4. Spirituality and Religious Traditions
Visiting a shrine or temple might already be on your itinerary.
But why don’t you explore some other options to get a deeper experience, like staying at a temple lodge called shukubo?
At a shukubo, you’ll be provided with accommodation, meals, and a chance to participate in a morning service to the buddhist altar.
These places are usually found in what’s known as sacred mountains where monks and mountain ascetics have traditionally had their training because the shukubo were originally constructed to be used for such training and lodging.
Nowadays, there are shukubo that are more accessible by ordinary worshippers and tourists and some of their services are almost like what’s provided at ryokan or Japanese-style inns so you’ll have different choices depending on where to visit.
Another cultural activity you might want to consider is walking on pilgrimage routes such as Shikoku Henro, Kumano Kodo, and Dewa Sanzan.
5. Theatre Performances
There are many forms of entertainment nowadays.
But the classical forms of Japanese entertainment are theatre performances, namely Noh, Kabuki and Bunraku.
Bunraku specifically refers to Ningyo Joruri performed in Osaka.
Ningyo Joruri are traditional puppet theatres that are spread across many parts of Japan.
Noh and Kabuki both involve dancing and singing, accompanied by musical instruments, although their origins are different and this is reflected on what we see on the stage like props, who’s playing, and more.
Other classical forms of entertainment are Rakugo storytelling and Kyogen comedy, which is traditionally performed between Noh plays as comic relief.
These performances are usually more accessible in major cities, but some local areas are known for a particular activity.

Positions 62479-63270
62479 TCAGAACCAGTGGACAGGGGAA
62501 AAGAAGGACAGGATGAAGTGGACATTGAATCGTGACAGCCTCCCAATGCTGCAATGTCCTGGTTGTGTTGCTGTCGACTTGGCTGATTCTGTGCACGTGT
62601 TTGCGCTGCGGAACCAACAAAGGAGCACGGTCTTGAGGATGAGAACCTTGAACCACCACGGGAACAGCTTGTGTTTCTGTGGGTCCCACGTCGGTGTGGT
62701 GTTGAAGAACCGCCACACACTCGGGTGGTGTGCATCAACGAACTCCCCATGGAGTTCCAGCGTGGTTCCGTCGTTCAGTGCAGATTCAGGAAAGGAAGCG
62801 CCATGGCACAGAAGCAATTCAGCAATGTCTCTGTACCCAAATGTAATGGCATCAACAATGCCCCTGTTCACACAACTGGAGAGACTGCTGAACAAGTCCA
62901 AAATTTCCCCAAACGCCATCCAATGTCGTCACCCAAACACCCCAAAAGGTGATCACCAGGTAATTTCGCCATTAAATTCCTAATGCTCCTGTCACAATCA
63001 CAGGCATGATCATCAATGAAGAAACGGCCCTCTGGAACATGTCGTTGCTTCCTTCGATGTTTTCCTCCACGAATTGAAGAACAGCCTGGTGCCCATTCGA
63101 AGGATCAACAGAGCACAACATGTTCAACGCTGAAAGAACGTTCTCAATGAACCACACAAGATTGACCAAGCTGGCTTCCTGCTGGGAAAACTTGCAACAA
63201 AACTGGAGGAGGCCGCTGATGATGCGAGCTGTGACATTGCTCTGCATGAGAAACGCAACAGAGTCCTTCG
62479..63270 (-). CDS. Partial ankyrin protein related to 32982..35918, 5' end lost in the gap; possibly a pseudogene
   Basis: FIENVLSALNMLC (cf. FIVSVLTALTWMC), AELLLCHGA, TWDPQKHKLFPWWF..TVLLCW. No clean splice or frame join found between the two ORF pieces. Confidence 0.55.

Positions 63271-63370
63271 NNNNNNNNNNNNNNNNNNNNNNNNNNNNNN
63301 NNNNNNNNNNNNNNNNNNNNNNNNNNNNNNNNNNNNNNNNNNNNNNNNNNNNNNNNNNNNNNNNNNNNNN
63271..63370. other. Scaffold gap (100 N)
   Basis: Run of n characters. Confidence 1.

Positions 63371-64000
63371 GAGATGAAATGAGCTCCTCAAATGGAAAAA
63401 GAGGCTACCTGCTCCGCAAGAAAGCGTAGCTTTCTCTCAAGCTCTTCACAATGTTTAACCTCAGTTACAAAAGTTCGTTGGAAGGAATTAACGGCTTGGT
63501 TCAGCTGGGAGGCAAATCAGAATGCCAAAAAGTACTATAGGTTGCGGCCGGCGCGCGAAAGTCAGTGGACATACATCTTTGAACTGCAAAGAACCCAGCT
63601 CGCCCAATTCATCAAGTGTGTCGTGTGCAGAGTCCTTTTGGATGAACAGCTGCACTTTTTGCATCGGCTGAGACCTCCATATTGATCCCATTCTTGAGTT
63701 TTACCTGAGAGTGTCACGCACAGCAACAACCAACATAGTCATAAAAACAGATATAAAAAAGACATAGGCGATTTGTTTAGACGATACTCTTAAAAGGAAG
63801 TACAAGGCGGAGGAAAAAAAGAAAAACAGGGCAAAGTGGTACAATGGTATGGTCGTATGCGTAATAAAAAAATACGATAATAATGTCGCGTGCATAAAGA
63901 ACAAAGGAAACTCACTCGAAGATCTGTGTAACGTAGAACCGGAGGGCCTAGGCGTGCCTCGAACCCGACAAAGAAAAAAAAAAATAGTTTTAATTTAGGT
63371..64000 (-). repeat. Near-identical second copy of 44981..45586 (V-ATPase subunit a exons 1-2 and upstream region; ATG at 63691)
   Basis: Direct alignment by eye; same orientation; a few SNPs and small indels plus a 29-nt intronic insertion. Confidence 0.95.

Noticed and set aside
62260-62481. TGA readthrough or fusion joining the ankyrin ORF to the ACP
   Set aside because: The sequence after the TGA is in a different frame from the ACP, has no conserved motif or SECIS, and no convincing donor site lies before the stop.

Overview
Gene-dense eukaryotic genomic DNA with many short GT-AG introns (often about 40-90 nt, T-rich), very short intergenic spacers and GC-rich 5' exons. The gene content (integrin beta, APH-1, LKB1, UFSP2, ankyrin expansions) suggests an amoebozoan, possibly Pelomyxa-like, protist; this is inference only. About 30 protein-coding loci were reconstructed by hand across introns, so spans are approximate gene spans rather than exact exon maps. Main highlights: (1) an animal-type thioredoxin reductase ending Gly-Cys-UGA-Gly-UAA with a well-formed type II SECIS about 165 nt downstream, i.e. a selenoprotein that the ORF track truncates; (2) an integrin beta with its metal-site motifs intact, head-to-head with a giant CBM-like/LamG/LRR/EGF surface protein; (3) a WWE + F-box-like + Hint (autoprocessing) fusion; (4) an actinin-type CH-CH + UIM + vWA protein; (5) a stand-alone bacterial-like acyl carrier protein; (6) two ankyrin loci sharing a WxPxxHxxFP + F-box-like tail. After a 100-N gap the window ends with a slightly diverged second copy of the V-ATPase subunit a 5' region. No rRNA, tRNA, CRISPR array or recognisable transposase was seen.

For instance, Tokushima is famous for Ningyo Joruri, so if you want to see a particular genre of performance, I would suggest doing a bit of research first.
You may think not knowing Japanese language would make it difficult to appreciate these performances, but actually, they are not as difficult as you might think.
6. Local Living
If you’re really keen to learn about how the local Japanese people live in this modern-day Japan, you may want to consider what I classify as ‘local living’.
But of course, the local lifestyle isn’t the same for people living in cities and those who are living in rural areas.
And it varies from person to person too. As you could imagine, those who are living in the countryside tend to have a more traditional lifestyle than people in cities, so you may find some unique opportunities in the countryside.
Some popular options are a farm stay and a visit to female divers Ama-san who catch oysters and other shellfish in the sea.
You could also visit local markets and attend special events and festivals, which are happening all over Japan.
What’s important to note is that Japan has so much regional diversity so even if you're participating in the same activity, you will find some differences from region to region.
So gaining local living experiences in Japan would never bore you.